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Justice Delayed, But Finally Delivered

By Pradyut Hande

A little over 11 years after the brazen terror attack on the Parliament House, New Delhi which claimed the lives of 10 and further endangered those of many others; Afzal Guru was finally hanged to death for his involvement in the same conspiracy. His hanging has perhaps ended one of the most protracted and sordid chapters in the country's annals. The unexpected timing of the authorities' decision, far away from the prying eyes of the media, may have come as a surprise to many; particularly those who believed Guru would remain on death row for a fair while longer. However, after having his plea for clemency rejected by the President, Mr. Pranab Mukherjee, on February 3, 2013; it was only a matter of time before Guru trudged his way to the gallows.

Afzal Guru's Hanging and India's Ongoing Battle against Terrorism

Whether the move was politically motivated is subject to debate at this juncture of time, but what can be said with great certitude is that the Government of India has sent a strong message to current and potential perpetrators of such heinous acts. Adopting an inexorable garb of staunch intolerance, backed by iron-clad legislative deterrents and an efficacious judiciary, is the first step towards addressing terrorism at large. Waging war on the country by "conspiring to attack and overpower a sovereign democratic institution by using powerful arms and explosives and imperiling the safety of a multitude of people's representatives, constitutional functionaries and officials of the Government of India and engaging in a combat with security forces" is an unpardonable terrorist act of the "gravest severity". It may have taken 11 years for "justice to be delivered", but Guru's hanging, close on the heels of that of Mumbai terror accused, Ajmal Kasab's, will have far reaching ramifications at multiple levels.

To us, Afzal Guru was a well chronicled militant functionary who dared to indulge in a despicable act of terrorism against his country of birth with blatant disregard for life and property. However, he will now be perceived as a martyr by those sympathetic to his "cause"; a Soldier of God who perished in the pursuit of "jihad". So while on the one hand, his hanging, in addition to being the deliverance of justice; serves a powerful and purposeful message of deterrence to those of his ilk, on the other, he is now a symbol of defiance and inspiration to thousands of radicalised Islamic youths in the troubled Kashmir Valley and its surrounding regions. The "situational dichotomy" is worth taking note of. The Government has already acted with alacrity to ensure that the law and order situation in the volatile region remains stable in the aftermath of Guru's execution. The imposition of a blanket indefinite curfew may further rankle the Valley's already irate denizens, but is imperative in the present scenario. All it takes is a spark of agitation to snowball into a conflagration of conflict; more so in a fragile and fractured region like the Kashmir Valley.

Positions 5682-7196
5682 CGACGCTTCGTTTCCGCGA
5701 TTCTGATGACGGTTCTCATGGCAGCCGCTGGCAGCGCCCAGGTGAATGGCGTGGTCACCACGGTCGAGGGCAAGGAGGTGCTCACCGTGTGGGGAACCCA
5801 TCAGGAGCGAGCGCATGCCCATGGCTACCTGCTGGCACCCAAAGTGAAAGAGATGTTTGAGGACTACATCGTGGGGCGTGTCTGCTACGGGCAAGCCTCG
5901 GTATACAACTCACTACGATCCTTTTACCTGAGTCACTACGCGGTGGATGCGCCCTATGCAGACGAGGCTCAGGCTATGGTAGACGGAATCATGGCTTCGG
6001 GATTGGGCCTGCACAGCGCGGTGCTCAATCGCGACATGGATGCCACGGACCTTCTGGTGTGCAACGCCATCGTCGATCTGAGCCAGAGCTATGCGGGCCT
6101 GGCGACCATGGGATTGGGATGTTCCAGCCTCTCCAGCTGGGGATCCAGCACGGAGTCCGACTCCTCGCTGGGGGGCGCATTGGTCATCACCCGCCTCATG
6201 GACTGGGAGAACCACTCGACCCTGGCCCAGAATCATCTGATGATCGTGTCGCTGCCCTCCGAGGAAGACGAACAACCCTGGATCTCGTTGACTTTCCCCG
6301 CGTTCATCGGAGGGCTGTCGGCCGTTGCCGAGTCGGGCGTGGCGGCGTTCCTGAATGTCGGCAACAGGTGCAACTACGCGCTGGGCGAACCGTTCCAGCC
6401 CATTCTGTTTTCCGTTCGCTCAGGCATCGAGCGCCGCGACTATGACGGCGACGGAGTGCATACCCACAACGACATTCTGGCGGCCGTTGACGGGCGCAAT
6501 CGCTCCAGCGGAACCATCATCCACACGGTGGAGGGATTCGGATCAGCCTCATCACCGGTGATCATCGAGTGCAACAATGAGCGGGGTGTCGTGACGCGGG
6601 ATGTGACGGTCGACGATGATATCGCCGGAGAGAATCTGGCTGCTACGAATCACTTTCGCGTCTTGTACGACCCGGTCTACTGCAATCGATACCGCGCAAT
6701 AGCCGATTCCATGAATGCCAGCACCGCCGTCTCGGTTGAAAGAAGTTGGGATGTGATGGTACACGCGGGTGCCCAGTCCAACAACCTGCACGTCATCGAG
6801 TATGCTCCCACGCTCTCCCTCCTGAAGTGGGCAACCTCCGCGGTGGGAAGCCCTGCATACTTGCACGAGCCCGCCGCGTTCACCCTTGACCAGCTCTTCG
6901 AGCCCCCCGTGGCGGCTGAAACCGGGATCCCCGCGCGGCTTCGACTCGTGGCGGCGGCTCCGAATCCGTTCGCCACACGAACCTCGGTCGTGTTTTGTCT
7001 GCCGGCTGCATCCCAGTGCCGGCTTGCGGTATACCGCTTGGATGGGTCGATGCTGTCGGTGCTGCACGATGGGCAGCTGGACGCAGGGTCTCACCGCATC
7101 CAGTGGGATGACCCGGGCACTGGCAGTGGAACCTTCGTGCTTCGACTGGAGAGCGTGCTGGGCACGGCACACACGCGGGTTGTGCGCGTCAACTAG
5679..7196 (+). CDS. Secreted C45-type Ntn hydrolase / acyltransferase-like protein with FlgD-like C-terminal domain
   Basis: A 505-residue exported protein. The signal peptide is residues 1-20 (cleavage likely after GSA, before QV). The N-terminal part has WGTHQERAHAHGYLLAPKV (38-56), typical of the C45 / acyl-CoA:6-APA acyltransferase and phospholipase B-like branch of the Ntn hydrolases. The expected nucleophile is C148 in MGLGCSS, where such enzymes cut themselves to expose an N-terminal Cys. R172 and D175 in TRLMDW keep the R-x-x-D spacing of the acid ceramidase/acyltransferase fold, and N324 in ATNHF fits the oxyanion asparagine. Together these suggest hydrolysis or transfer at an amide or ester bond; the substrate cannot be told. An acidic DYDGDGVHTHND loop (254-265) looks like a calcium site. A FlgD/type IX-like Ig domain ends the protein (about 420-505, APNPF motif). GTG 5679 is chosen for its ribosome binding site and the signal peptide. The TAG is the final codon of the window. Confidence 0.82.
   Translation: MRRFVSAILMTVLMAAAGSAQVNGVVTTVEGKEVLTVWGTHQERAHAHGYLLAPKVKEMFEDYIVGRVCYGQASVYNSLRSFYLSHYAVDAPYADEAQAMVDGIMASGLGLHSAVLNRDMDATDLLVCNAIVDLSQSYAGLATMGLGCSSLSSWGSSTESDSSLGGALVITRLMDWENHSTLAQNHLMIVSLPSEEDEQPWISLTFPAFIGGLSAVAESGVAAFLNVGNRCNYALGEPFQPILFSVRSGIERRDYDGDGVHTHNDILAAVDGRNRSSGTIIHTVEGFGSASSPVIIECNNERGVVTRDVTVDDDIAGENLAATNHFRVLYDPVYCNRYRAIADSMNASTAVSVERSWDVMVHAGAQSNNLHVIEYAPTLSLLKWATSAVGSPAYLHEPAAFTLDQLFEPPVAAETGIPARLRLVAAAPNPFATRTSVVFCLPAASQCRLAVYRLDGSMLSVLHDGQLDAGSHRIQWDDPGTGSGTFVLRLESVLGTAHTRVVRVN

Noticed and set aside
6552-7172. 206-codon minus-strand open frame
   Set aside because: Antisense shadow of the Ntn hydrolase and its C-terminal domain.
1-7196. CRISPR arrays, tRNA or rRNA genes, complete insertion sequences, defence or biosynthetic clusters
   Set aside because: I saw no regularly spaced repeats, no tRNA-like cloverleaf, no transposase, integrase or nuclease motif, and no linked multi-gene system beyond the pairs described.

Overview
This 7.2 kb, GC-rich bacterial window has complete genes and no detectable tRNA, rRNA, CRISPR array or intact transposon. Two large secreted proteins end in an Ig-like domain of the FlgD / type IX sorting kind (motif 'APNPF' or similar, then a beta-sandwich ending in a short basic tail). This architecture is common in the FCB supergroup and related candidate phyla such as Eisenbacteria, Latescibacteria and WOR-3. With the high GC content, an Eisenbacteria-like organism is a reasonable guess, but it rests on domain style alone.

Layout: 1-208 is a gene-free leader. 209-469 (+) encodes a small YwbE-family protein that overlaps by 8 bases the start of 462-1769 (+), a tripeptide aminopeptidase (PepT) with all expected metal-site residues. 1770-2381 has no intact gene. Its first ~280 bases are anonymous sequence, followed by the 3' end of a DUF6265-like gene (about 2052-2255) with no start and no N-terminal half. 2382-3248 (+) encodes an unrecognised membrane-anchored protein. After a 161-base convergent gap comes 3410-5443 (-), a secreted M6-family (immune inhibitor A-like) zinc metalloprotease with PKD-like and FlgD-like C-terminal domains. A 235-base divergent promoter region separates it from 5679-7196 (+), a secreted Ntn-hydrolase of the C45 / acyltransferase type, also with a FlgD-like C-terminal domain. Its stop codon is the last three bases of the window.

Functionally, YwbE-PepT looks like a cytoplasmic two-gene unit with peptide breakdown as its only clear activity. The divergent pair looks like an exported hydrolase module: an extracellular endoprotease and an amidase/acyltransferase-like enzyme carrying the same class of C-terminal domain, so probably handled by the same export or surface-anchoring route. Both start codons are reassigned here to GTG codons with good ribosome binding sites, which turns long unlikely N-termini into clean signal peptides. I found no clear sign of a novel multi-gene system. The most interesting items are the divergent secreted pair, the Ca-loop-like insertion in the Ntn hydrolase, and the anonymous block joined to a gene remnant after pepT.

Many believe Afzal Guru should have been hanged a lot earlier, expediting the delivery of justice and saving millions in tax payers' money, in light of the fact that he was awarded the capital punishment by the Supreme Court way back in 2005. Questions surrounding the legal process that ensured a sizable delay in his execution, abound. There have also been questions raised regarding the dilution of due legislative process that may have sent Guru to his death sooner than initially anticipated. However, acting in national interest and fueled by public anger, the Government eventually had to act and bring down the curtains on the long drawn saga. The alternate school of pro-life, death penalty-averse human rights proponents may decry the sudden hanging. However, their voices are being drowned out by those of every jubilant citizen.

India's battle against the faceless and monolithic scourge of terrorism remains continual. Similarly, given her rapidly rising socio-economic stature on the global arena, the endeavour to unleash instability and inflict mass damage and casualties on the part of such terrorists, is continual as well. The death of a single Afzal Guru although important, is never going to be enough. We can hail, celebrate, condemn or criticise his execution; but our singular "war on terrorism" is an every day battle that is far greater in magnitude and significance; and always will be.


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